If art is in the eye of the beholder, then here is what happens when the beholders are creating the art. In the hills near Cambridge, Ontario, Gorbet Design Inc. (made up of Matt, Rob, and Susan LK Gorbet) has created Solar Collector.
Just the online description itself gets my little new-media-modern-artist’s heart a-thumping:
In a collaboration between the community and the sun, Solar Collector gathers human expression and solar energy during the day, then brings them together each night in a performance of flowing light.
How awesome does THAT sound? Integrating the cycles of it’s natural environment into an interaction-based work of outdoor art, similar to Jiyeon Song’s beautiful “One Day Poem Pavilion”, almost every aspect of Solar Collector’s design took a completely holistic and thought-out approach to it’s natural surroundings. Despite the high-tech aspect of its workings, there is a subtle, organic reasoning behind almost every element of the piece.
The 12 aluminum shafts are held at separate angles in the hillside. Each shaft has three LED lights and three solar collectors, gathering the sun’s energy to power their noctural illumination. The angles of the shaft represent the sun’s position throughout the year: the tallest shaft faces the sun’s location at winter solstice, and the lowest shaft faces does the same for summer solstice. If you’re a techie kinda person, you can check out all the detailed specs here.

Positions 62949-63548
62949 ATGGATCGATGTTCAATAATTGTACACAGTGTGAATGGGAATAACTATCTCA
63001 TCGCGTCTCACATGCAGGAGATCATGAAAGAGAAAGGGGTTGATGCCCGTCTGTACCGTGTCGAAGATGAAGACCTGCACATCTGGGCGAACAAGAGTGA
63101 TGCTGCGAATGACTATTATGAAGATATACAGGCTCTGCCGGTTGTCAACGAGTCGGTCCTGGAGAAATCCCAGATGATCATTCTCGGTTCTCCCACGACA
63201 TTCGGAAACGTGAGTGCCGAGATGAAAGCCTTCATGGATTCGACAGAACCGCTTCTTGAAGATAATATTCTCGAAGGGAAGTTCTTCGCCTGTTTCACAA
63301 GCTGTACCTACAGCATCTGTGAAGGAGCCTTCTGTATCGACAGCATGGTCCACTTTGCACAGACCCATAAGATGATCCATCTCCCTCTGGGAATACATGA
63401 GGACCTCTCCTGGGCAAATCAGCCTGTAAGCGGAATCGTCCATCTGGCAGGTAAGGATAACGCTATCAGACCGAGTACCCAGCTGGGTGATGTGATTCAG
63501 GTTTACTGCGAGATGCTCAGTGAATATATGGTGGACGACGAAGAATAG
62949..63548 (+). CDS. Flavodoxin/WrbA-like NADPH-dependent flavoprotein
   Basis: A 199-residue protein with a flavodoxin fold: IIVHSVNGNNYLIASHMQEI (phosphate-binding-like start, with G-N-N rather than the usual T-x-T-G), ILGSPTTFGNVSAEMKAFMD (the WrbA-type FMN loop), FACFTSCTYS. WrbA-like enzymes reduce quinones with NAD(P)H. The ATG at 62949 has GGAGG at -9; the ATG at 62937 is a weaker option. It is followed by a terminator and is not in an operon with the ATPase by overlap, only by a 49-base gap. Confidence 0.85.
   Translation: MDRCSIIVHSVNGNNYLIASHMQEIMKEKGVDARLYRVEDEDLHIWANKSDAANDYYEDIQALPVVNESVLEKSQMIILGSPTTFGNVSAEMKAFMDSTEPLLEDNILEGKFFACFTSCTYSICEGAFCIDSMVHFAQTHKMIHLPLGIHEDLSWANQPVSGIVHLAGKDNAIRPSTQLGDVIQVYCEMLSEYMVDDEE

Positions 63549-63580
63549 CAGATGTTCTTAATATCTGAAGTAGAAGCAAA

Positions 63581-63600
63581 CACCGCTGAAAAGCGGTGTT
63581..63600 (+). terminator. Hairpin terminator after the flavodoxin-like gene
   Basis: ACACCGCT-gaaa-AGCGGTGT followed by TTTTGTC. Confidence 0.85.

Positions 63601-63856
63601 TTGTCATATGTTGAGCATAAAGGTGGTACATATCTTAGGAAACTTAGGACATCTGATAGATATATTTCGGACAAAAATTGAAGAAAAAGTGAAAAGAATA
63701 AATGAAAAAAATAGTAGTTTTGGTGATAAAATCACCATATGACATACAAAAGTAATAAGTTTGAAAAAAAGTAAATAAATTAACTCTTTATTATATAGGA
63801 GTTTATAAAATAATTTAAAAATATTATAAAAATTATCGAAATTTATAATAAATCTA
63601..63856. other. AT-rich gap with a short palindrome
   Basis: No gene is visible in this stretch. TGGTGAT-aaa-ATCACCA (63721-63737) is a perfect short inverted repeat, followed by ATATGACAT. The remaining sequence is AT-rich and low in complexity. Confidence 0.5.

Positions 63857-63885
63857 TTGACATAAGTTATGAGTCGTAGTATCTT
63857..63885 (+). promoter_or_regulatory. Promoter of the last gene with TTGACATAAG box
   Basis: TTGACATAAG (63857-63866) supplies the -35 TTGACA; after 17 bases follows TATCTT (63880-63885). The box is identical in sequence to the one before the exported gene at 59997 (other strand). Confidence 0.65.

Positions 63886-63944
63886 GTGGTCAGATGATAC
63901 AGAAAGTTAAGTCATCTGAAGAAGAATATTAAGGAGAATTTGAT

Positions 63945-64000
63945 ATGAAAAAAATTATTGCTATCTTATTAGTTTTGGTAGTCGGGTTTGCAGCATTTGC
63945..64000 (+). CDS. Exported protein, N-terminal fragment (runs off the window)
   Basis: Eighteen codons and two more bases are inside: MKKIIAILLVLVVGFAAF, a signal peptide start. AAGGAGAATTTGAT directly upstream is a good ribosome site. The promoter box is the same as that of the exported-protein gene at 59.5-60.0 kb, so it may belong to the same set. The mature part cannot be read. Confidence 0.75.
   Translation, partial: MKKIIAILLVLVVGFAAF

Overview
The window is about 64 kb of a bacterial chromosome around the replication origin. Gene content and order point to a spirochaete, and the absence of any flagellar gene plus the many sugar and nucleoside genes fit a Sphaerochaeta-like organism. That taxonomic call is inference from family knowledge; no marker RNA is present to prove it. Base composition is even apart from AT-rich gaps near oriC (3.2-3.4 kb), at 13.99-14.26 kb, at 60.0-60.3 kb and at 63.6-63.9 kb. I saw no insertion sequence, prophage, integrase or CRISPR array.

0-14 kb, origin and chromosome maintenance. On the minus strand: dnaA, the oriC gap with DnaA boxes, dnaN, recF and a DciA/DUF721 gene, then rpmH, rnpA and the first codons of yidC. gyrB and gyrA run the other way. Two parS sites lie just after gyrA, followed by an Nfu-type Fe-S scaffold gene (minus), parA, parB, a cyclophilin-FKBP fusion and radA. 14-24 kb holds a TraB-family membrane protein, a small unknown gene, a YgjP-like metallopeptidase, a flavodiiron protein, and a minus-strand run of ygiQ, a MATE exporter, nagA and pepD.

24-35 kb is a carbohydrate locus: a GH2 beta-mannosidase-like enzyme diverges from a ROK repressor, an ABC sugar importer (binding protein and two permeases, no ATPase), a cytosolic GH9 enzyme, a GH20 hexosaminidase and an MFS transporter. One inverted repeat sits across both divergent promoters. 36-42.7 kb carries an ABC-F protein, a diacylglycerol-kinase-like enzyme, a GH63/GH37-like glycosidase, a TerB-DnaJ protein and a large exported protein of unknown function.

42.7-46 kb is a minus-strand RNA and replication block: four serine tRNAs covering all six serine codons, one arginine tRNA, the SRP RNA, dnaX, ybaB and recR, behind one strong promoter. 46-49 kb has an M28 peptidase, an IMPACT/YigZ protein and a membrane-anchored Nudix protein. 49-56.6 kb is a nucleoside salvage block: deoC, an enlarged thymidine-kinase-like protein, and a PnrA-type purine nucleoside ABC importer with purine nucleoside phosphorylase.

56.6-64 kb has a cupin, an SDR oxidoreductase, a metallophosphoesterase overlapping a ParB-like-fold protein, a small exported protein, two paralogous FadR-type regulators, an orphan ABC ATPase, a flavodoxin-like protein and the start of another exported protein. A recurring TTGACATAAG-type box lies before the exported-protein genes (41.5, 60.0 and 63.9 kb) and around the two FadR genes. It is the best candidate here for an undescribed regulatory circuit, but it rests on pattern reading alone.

During the day, while sunlight charges the batteries within each shaft, people go online and create their own patterns and send them electronically to solar collector. At sunset, Solar Collector comes to life and creates it’s display not just from the energy of light but from the creative energy of human beings. As the solar power in the batteries diminishes during the night, the light from each shaft slowly fades away and darkens until they’re energized by the sun again the next morning. It’s as natural and universal a cycle as breathing.
There’s also a kind of delightful shock to the location of Solar Collector. For those of you who don’t live in Southern Ontario, Cambridge isn’t exactly the first place you’d expect to find an interactive outdoor light sculpture. In fact, it may be one of the last. The randomness of its locale adds to it’s overall coolness.